It seems that the words ‘gut health’ are on everyone’s lips at the moment (as they guzzle probiotics and sing the praises of fermented foods). Yep, definitely the buzzwords of the year. But what does good gut health actually look like? And how do we attain it? We chatted to qualified nutritionist and gut health specialist Alyse Cocliff of An Apple A Day, and she’s shared her top tips to start #winning the gut health game.


We digest best when we rest. Taking the time to wind down, relax and enjoy your meal one mouthful at a time will boost digestion. Avoid eating in front of the TV or on the run, and take your time to chew your food properly. Adequately chewing your food will reduce the amount of work required by stomach acid, enzymes and bacterial fermentation further down the line, and may help offset symptoms such as bloating.


Make no mistake; eating a whole food diet is essential to optimising gut health. That means lots of fresh fruits, vegetables and in particular leafy greens as well as lentils and legumes. These foods are not only nutrient rich; they are also high in fibre – an essential nutrient for healthy bowel function.


Though not rocket science, water is incredibly important. A mix of fibre and water will ensure a healthy stool (and a healthy turnaround tume!). In my clinic, I like to ensure my patients are passing a motion at least once per day. When we’re dehydrated, our bowels tend to become a little sluggish and our stool or “waste product” is spending too much time on the inside, when it should be expelled. Avoid drinking water at meal times to ensure your digestive juices or digestive fire, is not ‘dampened’ in any way.


Bitter foods like that of lemon juice, grapefruit and apple cider vinegar before a meal can help encourage the production of bile. Bile helps us break down fats into both fatty acids and fat-soluble vitamins, which can then be absorbed into the body. Dandelion greens and ginger are also great options.


Bone broth and gelatin, when made correctly, can contain a number of nutrients that may support the integrity of the gut walls. In order to ensure top quality, ensure both your broth and/or gelatin comes from either organic or 100% grass-fed animals. If you suffer from migraines, exercise caution around bone broth; bone broth is high in histamine and may trigger an episode.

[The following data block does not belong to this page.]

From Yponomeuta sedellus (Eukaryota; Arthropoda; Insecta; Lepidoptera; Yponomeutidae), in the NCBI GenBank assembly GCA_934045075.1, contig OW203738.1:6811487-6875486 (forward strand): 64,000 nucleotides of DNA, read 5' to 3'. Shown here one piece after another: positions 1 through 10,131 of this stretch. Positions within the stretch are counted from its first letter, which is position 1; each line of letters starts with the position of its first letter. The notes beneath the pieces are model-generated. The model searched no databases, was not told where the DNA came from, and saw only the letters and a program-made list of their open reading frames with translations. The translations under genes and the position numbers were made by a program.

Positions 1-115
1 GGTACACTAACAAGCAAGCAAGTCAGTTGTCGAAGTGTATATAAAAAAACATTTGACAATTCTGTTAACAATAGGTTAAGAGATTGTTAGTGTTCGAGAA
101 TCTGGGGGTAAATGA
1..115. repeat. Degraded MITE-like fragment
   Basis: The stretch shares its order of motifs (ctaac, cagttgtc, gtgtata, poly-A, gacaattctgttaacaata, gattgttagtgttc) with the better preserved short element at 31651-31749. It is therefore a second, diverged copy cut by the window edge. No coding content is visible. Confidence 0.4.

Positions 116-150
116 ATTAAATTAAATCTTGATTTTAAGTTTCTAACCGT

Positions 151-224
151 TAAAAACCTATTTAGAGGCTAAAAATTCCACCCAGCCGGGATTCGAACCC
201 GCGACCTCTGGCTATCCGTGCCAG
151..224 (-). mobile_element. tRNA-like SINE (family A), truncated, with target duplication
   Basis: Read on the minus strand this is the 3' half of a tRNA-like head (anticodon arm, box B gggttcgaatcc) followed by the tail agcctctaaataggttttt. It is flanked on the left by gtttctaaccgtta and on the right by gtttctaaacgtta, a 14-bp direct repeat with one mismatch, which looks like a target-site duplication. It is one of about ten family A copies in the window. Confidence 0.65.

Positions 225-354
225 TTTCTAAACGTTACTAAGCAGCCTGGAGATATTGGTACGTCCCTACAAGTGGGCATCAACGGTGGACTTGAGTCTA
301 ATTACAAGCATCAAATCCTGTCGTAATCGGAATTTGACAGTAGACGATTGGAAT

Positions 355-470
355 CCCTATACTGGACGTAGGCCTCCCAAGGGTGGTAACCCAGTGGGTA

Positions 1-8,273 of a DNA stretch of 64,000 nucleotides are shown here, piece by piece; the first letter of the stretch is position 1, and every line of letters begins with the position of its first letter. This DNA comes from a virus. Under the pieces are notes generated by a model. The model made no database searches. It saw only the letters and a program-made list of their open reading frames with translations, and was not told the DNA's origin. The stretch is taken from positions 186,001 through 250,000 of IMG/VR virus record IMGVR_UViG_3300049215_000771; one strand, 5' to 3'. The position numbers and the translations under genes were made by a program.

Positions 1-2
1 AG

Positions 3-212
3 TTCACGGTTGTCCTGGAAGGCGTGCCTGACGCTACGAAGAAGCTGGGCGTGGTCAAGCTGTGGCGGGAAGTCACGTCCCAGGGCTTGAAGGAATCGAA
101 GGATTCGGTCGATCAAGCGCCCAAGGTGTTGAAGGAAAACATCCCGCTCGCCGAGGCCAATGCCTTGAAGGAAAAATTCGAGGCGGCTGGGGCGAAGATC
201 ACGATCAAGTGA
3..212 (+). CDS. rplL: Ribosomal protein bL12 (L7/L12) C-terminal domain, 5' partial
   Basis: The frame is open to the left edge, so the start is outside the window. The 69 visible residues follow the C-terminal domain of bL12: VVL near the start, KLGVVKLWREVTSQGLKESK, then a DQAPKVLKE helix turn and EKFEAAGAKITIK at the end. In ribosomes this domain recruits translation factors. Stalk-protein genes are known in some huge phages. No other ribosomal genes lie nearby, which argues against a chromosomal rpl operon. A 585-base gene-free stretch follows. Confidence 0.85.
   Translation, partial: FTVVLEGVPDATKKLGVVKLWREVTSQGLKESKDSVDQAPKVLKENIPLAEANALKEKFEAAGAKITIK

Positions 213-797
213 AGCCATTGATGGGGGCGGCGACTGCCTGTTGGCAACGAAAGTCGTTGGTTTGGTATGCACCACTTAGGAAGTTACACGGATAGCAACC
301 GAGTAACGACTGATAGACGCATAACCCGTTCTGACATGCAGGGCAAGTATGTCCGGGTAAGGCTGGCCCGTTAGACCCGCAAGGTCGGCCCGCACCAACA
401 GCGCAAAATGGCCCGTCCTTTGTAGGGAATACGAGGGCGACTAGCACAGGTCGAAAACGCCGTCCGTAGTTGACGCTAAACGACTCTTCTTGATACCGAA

Prebiotics are foods that can only be eaten by the “good bacteria” in our guts. Prebiotics help our “good guys” grow in strength, power and numbers, which can help them gain the upper hand (over the “bad guys”) in the gut. Amazing prebiotic foods include: garlic, leek, artichoke, white potato that have been cooked and cooled, lentils, chickpeas and snow peas. If you’re just starting to introduce prebiotics foods, go slowly as these bacteria can get a little carried away at first and produce some gas.


Once our digestive juices game is strong (and only then), consider introducing fermented foods.  Probiotic foods are naturally fermented foods that contain probiotics, otherwise known as “healthy gut bacteria”.  Examples include sauerkraut and kim-chi (and please, drink the juice left at the bottom of the jar), natural pot-set yoghurt and kefir.

If you’ve tried all of the above and are still suffering from gas, abdominal pain, and/or discomfort, you may require specialist advice; please speak to a qualified health practitioner.